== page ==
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Death Instinct

  The death instinct was first discussed by Freud in his book Beyond the Pleasure Principle (1920). It was a brand new theory of the instincts. In the book he asserted for the first time that the death instinct existed and that it and the sexual instinct were the prime motivators of human behaviour. Freud, in his theories of instincts, had always included the existence of conflict and compromise because these are such an essential part of human psychology. He felt the need to postulate opposing instincts to explain these aspects of human nature. The single driving force of the libido was unsatisfactory in this respect.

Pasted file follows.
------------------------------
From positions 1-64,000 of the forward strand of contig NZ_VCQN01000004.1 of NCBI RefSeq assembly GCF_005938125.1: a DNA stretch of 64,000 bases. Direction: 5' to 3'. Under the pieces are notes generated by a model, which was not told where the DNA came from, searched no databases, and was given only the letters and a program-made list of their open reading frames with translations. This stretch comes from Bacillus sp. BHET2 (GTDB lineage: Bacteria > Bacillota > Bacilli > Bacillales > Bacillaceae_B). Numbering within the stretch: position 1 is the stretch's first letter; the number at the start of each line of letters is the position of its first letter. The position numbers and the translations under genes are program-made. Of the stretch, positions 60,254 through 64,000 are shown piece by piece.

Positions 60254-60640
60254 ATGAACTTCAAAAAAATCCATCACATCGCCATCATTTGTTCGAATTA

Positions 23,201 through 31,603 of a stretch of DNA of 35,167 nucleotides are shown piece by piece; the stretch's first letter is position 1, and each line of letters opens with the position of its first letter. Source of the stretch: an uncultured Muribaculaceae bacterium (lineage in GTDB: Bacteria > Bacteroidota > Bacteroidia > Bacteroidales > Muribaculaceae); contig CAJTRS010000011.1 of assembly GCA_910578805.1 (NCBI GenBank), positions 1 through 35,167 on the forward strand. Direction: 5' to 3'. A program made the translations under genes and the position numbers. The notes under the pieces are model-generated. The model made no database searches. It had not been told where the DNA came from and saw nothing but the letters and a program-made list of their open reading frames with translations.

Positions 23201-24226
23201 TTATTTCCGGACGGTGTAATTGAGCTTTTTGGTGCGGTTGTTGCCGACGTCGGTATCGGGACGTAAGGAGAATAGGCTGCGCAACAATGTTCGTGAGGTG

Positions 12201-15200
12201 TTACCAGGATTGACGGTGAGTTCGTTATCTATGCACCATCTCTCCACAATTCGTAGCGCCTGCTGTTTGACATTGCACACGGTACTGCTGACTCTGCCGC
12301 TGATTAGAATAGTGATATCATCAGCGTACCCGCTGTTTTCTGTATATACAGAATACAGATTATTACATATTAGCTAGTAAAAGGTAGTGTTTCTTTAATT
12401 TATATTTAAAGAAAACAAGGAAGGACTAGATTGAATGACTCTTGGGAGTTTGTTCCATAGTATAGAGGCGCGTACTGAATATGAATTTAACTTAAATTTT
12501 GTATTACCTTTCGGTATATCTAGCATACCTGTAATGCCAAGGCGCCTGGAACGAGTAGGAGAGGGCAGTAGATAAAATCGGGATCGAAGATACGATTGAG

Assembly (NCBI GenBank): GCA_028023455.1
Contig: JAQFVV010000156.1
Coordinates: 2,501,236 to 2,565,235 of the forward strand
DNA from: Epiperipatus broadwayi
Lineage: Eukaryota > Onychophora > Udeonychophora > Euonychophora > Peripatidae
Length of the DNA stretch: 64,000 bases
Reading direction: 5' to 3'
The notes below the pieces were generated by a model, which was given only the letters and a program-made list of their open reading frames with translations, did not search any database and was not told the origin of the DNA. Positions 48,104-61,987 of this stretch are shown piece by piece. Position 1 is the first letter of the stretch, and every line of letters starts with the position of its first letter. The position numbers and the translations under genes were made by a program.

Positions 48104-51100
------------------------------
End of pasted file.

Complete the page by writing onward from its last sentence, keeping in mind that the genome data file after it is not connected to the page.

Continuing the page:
The theory of the death instinct was a result of Freud\'s reflections on the necessity his patients felt to repeat bad experiences. This compulsion to repeat was particularly marked in shell-shocked soldiers returning from World War I. He felt that this compulsion had an instinctive quality. The necessity to go back over what had happened before was seen by him to be ‘an urge inherent in organic life to restore an earlier stage of things’ and ‘the expression of inertia inherent in organic life’. He went on to say that the aim of all life was to return to the inert material it came from in death (a straightforwardly mechanistic view). He called the death instinct Thanatos and the sexual instinct Eros. MJ

Further reading S. Freud, Civilisation and its Discontents.



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